Because crappies instinctively attack dying baitfish such as winter-stressed shad, these injured-prey mimics are hard to resist. To fish them, position your boat over target structure, then lower the lure to the bottom. Reel up slack, sweep the rod tip upward one to three feet, then slowly drop the rod tip, letting the lure free fall. Maneuver the boat along the structure, jigging the spoon this way.
Most strikes come as the spoon falls and feel like faint taps or “heaviness” on the line. Braids and other low-stretch lines are especially good for this type of fishing because of their high sensitivity, which telegraphs each strike. A fast-action rod might work better than the medium- or slow-action rods typically used for crappie fishing because a too-limber rod decreases sensitivity and makes strike detection and hook setting more difficult.
Spoons also are ideal for fishing standing timber in 15 to 25 feet of water, a tactic called “dipping.” Use a long, sensitive jigging pole with an attached spinning or underspin reel to lower the spoon beside a tree. Let the lure slide down, maintaining contact with the wood.
Crappies often are close enough to touch the tree, which gives them a sense of security. Give the spoon a short sideways snap at every 2 feet of depth, then let it fall a foot on slack line. Flicks of the wrist load the long pole, making the spoon hop erratically.
If the spoon reaches bottom before a strike, move the lure up slowly in controlled fashion, stopping it briefly every few feet. Fish it slowly all around the pole, then move to the next pole.
Crappie anglers seldom use lipless crankbaits, or vibrators, but these lures have a convulsive shimmy that shakes the pellets inside, creating a loud clattering noise that entices strikes in the deep, dark water where winter crappie hold. Good ones to try include the 2 1/2-inch Cotton Cordell Super Spot, Bill Lewis Lures’ 1/8-ounce Rat-L-Trap and Rapala’s 1 1/8-inch Ultra Light Rippin’ Rap.
Lipless cranks are great crappie locators. The narrow body has little wind or water resistance, so you can cast long distances and retrieve rapidly, combing broad areas to find active biters. A speedy retrieve with occasional pauses optimizes the lure’s acoustical attraction and allows fast coverage of large areas.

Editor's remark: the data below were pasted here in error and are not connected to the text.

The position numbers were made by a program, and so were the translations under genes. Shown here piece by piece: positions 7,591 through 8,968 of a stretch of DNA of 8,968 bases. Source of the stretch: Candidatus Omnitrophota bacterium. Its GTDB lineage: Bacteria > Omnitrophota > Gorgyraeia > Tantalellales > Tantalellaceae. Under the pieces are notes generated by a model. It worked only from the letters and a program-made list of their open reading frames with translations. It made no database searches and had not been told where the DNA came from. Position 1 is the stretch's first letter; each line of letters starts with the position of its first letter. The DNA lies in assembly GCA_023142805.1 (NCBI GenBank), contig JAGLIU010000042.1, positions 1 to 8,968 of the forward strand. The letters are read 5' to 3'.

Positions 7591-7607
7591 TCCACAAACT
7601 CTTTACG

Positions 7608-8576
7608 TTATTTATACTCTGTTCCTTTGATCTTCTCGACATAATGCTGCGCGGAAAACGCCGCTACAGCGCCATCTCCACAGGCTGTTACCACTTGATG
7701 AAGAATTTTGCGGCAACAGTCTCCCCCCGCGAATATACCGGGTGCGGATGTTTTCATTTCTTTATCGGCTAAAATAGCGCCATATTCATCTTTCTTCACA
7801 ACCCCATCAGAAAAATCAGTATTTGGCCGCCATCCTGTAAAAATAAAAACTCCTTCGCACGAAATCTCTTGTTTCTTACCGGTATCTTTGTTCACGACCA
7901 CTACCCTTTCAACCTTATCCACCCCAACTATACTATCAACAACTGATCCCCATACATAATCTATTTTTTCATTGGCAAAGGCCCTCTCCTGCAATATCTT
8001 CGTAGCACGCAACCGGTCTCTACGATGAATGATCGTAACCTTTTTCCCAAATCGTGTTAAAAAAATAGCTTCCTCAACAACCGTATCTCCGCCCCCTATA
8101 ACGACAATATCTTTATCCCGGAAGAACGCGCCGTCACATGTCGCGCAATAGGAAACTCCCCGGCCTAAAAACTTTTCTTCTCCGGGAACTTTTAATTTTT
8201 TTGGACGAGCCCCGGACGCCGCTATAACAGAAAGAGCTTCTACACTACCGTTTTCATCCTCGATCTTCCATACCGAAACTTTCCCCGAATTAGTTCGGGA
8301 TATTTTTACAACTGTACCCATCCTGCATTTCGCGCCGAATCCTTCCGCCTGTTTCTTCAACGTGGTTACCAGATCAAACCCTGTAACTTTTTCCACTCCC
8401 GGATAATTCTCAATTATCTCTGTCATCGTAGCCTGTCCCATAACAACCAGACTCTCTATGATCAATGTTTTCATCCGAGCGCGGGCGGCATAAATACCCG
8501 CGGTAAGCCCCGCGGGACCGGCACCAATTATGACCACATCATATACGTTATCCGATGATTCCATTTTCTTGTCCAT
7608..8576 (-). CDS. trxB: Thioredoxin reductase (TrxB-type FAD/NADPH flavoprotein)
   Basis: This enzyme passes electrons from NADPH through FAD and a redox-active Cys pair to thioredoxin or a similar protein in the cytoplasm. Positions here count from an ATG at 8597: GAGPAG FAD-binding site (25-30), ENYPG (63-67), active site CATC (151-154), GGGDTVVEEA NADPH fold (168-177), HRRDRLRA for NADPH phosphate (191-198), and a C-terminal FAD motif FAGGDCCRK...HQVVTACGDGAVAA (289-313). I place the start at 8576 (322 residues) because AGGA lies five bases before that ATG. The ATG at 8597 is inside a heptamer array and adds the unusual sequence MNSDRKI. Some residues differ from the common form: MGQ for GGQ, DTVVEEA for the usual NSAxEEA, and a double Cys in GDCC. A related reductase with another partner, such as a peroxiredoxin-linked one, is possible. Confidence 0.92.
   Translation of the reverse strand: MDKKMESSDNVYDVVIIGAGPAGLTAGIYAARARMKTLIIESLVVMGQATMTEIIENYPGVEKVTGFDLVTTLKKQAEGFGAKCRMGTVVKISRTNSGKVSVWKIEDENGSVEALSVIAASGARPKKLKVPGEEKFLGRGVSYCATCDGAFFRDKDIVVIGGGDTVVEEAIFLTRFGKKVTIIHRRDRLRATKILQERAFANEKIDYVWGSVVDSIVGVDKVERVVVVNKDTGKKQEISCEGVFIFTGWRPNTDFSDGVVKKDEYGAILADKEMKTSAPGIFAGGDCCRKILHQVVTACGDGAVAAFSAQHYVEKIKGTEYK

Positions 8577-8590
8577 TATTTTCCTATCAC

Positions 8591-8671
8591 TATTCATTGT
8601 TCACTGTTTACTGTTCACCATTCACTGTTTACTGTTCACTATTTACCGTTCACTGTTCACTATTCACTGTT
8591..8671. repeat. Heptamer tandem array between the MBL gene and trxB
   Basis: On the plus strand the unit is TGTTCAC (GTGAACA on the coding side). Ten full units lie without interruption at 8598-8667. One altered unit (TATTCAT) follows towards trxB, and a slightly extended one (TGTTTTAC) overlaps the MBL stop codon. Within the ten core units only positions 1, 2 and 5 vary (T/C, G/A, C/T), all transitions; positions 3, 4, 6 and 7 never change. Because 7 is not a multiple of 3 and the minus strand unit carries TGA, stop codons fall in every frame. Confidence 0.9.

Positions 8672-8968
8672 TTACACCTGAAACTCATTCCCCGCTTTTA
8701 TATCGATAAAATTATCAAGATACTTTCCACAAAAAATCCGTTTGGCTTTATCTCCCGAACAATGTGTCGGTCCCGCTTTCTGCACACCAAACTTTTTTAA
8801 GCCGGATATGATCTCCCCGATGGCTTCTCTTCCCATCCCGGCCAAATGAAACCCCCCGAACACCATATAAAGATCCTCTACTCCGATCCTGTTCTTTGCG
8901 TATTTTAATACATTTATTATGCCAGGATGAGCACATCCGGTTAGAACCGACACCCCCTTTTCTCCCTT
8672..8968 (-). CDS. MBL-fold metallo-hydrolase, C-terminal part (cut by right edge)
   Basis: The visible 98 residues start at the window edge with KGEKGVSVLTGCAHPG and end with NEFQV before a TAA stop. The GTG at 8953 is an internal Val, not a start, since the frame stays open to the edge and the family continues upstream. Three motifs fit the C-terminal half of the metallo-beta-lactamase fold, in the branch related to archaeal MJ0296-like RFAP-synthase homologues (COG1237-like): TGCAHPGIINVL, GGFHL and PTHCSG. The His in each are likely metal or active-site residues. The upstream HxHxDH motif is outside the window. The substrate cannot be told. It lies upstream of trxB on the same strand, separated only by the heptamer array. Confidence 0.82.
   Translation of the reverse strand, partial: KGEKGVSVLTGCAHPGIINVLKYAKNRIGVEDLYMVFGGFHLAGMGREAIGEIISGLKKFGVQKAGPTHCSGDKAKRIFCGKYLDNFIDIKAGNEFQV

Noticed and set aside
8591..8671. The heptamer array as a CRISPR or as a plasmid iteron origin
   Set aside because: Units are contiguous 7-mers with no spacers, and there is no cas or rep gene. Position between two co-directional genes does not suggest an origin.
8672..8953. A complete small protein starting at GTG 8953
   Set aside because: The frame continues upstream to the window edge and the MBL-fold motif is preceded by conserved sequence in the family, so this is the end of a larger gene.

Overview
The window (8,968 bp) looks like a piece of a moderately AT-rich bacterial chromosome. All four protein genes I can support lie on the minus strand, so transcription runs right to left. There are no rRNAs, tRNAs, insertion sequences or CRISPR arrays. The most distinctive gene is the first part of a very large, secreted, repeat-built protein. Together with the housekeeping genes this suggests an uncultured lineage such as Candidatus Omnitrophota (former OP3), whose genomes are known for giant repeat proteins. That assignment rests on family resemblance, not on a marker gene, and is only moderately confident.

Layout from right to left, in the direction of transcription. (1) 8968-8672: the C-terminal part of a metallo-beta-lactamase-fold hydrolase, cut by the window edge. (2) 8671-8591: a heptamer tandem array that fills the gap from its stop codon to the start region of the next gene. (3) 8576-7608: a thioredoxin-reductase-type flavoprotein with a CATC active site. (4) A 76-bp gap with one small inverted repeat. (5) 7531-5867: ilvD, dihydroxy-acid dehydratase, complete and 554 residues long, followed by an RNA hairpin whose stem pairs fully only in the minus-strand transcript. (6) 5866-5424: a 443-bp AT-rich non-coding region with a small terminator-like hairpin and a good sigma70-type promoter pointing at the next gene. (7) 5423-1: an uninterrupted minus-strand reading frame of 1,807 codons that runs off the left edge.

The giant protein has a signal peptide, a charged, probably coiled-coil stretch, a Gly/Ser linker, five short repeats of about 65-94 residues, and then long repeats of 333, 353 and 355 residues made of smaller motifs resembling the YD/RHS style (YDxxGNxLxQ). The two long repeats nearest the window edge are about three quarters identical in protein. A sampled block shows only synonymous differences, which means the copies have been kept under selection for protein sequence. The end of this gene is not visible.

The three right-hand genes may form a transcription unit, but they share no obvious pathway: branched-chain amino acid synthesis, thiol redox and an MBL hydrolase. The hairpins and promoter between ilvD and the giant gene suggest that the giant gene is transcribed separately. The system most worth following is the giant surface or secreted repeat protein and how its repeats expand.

Problem is, winter crappies rarely strike fast-moving lures. A better ploy is to fish vibrators like bass jigs, casting the lure and letting it sink, giving it a hard lift with the rod and reeling in slack as it sinks again. Move the rod tip as little as 12 inches or as much as 36 inches, experimenting as you fish to determine what crappies prefer. Each time you yank the lure upward, there’s a rapid wiggle, and the long-distance sound transmissions make the lure known to nearby crappies like a buzzer announcing lunch time at a school cafeteria. This tactic works great on crappies suspended around ledges, bridge pilings, sunken islands, bluffs and isolated brushpiles.
When fishing deep bottom structure, try using a Carolina-rigged lipless crankbait. Use a 1/2-ounce tungsten weight, which goes on the main line first, then slide on a glass bead. The bead makes noise when the weight hits it and protects the knot on the swivel. Tie a barrel swivel on a 24- to 36-inch leader, then tie the swivel with the leader to the main line. Next, tie a floating-model vibrator to the end of the leader.
Most practitioners work this rig with short, slow pulls that vibrate the bait between brief periods of inaction. The crankbait floats above bottom, and each pull makes the lure swim erratically before it rests again momentarily.
When it comes to selecting crappie baits, many anglers think it has to be jigs or minnows or nothing. But when targeting winter crappies in the dim depths where they usually hang out, jigs and minnows might not work best. Instead, tie on a spinner, rattling spoon or lipless crankbait that will emit “come-eat-me” sounds and vibrations that ring a dinner bell for calico slabs. When properly presented, these often-overlooked lures nab slabs that might otherwise ignore your offerings.